"MY NEIGHBOR TOTORO"
by Kevin Carr
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|| MOVIE: ****1/2 (out of 5 stars)
DVD EXPERIENCE: *** (out of 5 stars)
Dakota Fanning as SATSUKI
Elle Fanning as MEI
Tim Daly as DAD
Pat Carroll as GRANDMOTHER
Lea Salonga as MOM
Studio: Disney/Studio Ghibli
Directed by: Hayao Miyazaki
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Hayao Miyazaki’s films have become relatively well known and revered in the United States. After winning the Academy Award for Best Animated Feature for “Spirited Away” and receiving a second nomination for the same category for “Howl’s Moving Castle,” the films have really built a fine reputation for Studio Ghibli.
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However, the recently re-released “My Neighbor Totoro” sits atop all the others I’ve seen as my favorite Ghibli import.
“My Neighbor Totoro” tells a relatively simple story of two young girls named Satsuki (Dakota Fanning) and Mei (Elle Fanning) who move into a new home with their father (Tim Daly). Their mother (Lea Salonga) is sick and in the hospital, so the girls have to help their dad move into the new house by themselves.
As they move in, they discover some ghostly spirits in the house and the woods around it. However, instead of being malevolent, these spirits are more mischievous. They take the forms of soot gremlins that scurry around playfully instead of posing any real threat.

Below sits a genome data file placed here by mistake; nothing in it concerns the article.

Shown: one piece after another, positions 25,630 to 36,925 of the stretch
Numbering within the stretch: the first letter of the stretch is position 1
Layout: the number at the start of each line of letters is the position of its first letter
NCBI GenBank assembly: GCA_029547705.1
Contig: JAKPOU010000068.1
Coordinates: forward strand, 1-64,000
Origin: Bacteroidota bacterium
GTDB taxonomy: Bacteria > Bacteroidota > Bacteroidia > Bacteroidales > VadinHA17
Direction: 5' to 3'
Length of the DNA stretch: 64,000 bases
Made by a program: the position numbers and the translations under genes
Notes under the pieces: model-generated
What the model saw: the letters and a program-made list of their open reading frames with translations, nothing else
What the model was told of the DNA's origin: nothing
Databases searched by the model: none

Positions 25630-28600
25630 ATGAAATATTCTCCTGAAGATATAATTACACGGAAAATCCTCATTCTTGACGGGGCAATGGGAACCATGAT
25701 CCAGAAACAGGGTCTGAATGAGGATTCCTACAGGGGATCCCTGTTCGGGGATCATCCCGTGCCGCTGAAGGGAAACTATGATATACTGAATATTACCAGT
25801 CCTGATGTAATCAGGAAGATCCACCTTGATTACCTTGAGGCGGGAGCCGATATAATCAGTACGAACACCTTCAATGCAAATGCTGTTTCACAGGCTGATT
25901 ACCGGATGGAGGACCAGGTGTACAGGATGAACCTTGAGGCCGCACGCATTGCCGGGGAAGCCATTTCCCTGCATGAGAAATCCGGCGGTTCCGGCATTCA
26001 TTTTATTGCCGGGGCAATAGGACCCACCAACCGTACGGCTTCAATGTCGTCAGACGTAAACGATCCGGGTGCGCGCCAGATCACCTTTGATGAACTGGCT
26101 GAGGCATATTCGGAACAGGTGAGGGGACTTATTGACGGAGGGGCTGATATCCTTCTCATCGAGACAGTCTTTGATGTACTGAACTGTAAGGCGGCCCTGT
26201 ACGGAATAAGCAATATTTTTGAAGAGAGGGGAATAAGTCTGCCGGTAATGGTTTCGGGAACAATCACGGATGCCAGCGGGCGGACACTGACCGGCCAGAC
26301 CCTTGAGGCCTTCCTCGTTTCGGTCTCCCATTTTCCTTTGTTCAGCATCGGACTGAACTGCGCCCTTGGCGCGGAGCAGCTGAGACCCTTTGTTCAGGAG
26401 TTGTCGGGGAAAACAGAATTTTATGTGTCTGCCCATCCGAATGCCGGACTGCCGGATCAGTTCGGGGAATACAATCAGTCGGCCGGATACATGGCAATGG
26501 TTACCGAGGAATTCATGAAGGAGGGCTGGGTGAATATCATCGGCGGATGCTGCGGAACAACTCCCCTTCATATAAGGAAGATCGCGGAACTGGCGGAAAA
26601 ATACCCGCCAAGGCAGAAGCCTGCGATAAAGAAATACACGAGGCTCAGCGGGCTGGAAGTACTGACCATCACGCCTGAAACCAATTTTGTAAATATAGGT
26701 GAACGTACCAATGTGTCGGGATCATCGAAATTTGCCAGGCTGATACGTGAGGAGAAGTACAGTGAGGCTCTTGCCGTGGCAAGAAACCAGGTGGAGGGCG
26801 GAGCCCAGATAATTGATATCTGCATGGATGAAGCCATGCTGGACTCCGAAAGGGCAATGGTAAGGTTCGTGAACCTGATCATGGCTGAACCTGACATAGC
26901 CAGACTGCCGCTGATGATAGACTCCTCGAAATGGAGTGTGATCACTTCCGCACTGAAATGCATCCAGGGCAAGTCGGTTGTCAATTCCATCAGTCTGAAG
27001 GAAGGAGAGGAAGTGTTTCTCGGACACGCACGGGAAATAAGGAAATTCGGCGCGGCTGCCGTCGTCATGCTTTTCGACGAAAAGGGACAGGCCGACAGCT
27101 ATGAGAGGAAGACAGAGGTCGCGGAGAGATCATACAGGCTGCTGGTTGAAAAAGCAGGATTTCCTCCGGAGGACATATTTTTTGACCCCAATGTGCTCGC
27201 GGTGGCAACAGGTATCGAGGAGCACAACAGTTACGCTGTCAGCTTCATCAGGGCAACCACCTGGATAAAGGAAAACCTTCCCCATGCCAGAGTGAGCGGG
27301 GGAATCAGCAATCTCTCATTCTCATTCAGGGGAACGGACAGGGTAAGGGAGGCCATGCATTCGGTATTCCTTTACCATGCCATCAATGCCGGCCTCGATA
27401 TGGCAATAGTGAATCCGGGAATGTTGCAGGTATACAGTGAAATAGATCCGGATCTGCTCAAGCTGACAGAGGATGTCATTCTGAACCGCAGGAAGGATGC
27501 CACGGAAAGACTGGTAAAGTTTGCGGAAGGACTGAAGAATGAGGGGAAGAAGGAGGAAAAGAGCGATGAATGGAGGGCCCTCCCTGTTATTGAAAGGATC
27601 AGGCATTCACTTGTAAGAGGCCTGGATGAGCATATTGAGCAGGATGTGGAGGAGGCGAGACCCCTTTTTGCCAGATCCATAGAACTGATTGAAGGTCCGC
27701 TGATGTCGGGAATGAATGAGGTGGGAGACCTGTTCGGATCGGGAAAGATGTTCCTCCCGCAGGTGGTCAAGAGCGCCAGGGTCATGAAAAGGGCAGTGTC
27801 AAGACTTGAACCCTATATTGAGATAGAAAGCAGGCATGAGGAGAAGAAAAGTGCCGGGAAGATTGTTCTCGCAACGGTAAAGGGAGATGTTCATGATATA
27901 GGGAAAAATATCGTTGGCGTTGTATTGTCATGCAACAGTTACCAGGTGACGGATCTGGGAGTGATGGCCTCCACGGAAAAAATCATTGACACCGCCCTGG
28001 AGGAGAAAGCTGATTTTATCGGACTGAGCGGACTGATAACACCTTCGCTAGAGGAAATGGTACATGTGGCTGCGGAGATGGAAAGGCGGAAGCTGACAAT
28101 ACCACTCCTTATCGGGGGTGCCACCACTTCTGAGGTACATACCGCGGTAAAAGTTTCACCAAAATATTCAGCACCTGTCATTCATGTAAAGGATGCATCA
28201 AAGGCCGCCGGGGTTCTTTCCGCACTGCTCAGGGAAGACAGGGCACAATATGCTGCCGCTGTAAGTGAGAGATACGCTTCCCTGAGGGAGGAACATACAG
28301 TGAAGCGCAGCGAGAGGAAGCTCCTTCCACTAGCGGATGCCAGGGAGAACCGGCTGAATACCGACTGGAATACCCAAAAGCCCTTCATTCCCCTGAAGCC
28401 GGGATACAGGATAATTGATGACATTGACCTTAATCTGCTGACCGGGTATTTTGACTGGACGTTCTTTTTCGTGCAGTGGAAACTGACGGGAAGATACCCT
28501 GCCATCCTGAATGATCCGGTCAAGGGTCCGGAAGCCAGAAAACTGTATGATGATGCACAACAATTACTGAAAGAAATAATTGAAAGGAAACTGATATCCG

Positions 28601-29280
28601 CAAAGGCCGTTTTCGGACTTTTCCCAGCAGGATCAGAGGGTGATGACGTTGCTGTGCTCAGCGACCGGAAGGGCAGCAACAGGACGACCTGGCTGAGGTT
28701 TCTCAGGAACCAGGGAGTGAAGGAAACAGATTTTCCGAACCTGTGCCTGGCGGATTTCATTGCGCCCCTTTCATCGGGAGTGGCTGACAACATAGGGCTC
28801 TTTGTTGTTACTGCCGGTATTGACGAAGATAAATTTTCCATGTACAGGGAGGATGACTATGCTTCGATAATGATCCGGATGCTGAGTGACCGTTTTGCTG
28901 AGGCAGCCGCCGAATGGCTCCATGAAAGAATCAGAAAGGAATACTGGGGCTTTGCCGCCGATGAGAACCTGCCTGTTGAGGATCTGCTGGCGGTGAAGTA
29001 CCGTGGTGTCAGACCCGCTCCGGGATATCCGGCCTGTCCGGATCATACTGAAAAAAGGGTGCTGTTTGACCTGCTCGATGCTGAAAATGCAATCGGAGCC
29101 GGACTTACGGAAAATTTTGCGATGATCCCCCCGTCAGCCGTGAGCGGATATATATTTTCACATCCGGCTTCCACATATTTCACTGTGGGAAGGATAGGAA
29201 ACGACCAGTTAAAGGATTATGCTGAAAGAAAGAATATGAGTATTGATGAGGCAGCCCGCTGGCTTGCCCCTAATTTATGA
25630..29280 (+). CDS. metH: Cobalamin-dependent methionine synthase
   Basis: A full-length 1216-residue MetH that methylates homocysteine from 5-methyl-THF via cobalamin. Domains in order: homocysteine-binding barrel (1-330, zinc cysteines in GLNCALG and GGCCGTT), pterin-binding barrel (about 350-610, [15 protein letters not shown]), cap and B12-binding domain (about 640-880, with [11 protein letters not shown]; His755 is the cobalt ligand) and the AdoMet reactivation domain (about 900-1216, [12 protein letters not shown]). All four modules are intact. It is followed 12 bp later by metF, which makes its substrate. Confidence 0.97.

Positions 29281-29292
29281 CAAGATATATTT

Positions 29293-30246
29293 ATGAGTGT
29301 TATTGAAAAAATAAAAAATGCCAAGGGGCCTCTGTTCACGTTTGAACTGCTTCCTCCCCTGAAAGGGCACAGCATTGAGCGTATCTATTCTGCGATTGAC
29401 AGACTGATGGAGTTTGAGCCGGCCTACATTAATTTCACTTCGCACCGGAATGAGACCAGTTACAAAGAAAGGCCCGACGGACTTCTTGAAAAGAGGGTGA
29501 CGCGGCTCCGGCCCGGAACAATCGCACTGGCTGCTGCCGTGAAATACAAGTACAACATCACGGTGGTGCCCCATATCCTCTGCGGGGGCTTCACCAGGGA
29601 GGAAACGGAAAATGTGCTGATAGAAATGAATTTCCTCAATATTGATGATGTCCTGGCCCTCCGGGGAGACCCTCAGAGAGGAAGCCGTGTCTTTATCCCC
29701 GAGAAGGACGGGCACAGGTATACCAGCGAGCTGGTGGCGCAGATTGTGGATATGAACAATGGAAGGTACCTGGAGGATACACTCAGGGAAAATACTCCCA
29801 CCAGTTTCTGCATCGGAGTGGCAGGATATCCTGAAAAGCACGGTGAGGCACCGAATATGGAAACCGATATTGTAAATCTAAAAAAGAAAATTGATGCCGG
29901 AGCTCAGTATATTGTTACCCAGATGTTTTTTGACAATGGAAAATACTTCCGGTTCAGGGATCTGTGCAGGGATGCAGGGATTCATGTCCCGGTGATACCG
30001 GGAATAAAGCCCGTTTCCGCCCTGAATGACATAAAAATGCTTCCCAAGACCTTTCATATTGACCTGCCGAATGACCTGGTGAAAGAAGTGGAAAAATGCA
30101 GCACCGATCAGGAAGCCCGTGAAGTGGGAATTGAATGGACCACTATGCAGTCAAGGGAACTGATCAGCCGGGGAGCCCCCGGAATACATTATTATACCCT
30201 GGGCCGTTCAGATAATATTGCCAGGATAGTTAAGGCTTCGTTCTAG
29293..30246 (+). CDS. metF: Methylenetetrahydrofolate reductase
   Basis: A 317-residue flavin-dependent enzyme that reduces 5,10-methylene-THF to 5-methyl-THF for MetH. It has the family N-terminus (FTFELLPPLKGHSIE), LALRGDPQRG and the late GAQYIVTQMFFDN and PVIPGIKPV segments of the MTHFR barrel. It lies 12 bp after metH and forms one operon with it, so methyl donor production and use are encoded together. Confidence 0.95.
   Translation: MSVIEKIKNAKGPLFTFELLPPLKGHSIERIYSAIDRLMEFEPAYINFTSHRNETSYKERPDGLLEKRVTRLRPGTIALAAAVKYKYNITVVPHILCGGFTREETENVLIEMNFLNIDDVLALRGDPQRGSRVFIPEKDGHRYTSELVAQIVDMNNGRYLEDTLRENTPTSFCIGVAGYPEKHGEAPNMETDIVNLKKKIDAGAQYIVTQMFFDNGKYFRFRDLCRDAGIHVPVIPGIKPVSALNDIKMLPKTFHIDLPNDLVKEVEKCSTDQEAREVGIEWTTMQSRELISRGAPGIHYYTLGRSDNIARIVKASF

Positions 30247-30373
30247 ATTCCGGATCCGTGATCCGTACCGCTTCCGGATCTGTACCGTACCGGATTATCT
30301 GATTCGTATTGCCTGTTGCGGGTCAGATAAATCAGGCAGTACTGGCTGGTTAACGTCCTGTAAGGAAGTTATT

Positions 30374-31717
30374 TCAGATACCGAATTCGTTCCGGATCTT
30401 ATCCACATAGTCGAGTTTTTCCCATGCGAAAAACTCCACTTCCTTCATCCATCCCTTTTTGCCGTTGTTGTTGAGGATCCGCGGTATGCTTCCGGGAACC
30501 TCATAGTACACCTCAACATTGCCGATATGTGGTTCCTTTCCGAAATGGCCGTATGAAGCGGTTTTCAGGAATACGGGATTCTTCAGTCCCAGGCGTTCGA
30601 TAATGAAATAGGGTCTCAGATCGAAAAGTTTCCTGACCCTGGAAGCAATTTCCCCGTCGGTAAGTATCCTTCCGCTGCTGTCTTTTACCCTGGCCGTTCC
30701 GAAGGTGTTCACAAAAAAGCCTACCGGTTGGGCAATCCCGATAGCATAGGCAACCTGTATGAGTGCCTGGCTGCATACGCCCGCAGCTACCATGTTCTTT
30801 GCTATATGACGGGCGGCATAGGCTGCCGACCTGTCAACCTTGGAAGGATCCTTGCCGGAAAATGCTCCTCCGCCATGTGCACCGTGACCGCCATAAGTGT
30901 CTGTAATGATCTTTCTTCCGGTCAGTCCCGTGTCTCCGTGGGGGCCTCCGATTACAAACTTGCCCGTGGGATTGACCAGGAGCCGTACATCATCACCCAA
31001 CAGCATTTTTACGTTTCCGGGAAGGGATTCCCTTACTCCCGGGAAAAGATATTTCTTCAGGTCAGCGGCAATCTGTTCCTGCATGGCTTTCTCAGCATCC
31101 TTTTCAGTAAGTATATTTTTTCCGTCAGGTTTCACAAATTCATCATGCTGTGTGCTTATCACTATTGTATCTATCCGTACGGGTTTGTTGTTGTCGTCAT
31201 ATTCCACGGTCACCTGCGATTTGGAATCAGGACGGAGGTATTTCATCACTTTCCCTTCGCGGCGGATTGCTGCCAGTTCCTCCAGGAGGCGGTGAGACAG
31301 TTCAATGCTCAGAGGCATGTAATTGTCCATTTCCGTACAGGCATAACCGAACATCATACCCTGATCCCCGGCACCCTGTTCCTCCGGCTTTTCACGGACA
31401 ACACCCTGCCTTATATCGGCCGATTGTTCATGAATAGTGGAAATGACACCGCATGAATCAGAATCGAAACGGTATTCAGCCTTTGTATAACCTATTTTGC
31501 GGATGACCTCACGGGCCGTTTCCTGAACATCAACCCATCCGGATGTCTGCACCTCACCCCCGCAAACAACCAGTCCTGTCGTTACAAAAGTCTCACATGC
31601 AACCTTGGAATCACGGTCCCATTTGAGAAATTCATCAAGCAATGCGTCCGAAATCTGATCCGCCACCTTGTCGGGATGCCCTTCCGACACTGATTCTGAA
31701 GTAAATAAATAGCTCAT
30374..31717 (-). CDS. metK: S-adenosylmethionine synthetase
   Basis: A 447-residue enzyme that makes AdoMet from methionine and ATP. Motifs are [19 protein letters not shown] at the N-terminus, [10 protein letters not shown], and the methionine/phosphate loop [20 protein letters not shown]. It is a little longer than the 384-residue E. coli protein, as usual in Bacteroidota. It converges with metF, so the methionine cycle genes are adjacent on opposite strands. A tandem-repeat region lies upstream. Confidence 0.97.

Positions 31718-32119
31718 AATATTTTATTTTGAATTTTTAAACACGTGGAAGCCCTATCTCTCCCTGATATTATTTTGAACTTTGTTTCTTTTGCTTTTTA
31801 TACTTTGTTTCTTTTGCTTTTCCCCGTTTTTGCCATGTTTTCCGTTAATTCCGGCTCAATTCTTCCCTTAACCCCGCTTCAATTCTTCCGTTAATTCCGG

Mei, the younger sister, wanders into the woods and discovers more spirit creatures living there. One of them is named Totoro, and he’s basically an enormous fat squirrel type creature who sleeps under a tree. Totoro and his friends can only be seen by the eyes of a child, and he soon makes friends with Mei and Satsuki. One day, Mei disappears, trying to look for her mother, and Satsuki must ask the forest spirits for help in finding her.
The beauty of “My Neighbor Totoro” is its simplicity. It’s a warm and friendly story that just made me feel good after watching it. The world is presented with the sense of wonder that a child has, offering amazing, fantastic things along with the mundane. Because it’s told from a child’s point of view, these fantastic elements make complete sense and don’t seem out of place.
While Mei is the headstrong one who believes unquestionably in the forest spirits, the more interesting character is Satsuki, who is on the verge of growing up. However, the warmth and friendliness of Totoro and his friends keep her grounded in child-like fantasy.
I fell in love with the characters, and I fell in love with this movie. Other Ghibli films offer sweeping, epic rides through brilliant fantasy lands, but none so far have captured my heart the way that “My Neighbor Totoro” did.
The new DVD release includes two discs, with the original Japanese storyboards included in feature-length on the second disc. Other special features on the first disc include a “Behind the Microphone” segment with the English-language cast as well as the original trailers.
“My Neighbor Totoro” is a sweet, fun film that keeps dreams alive and challenges kids to use their imagination. It doesn’t crush creativity like so-called sensible children’s programming. Instead, it lets the viewer have the fantasy outlook of a child, and it was a joy to feel that once again.
Specifications: Dolby 2.0 Stereo. Widescreen (1.85:1), enhanced for 16x9 televisions. French and original Japanese language tracks. English language subtitles for the hearing impaired.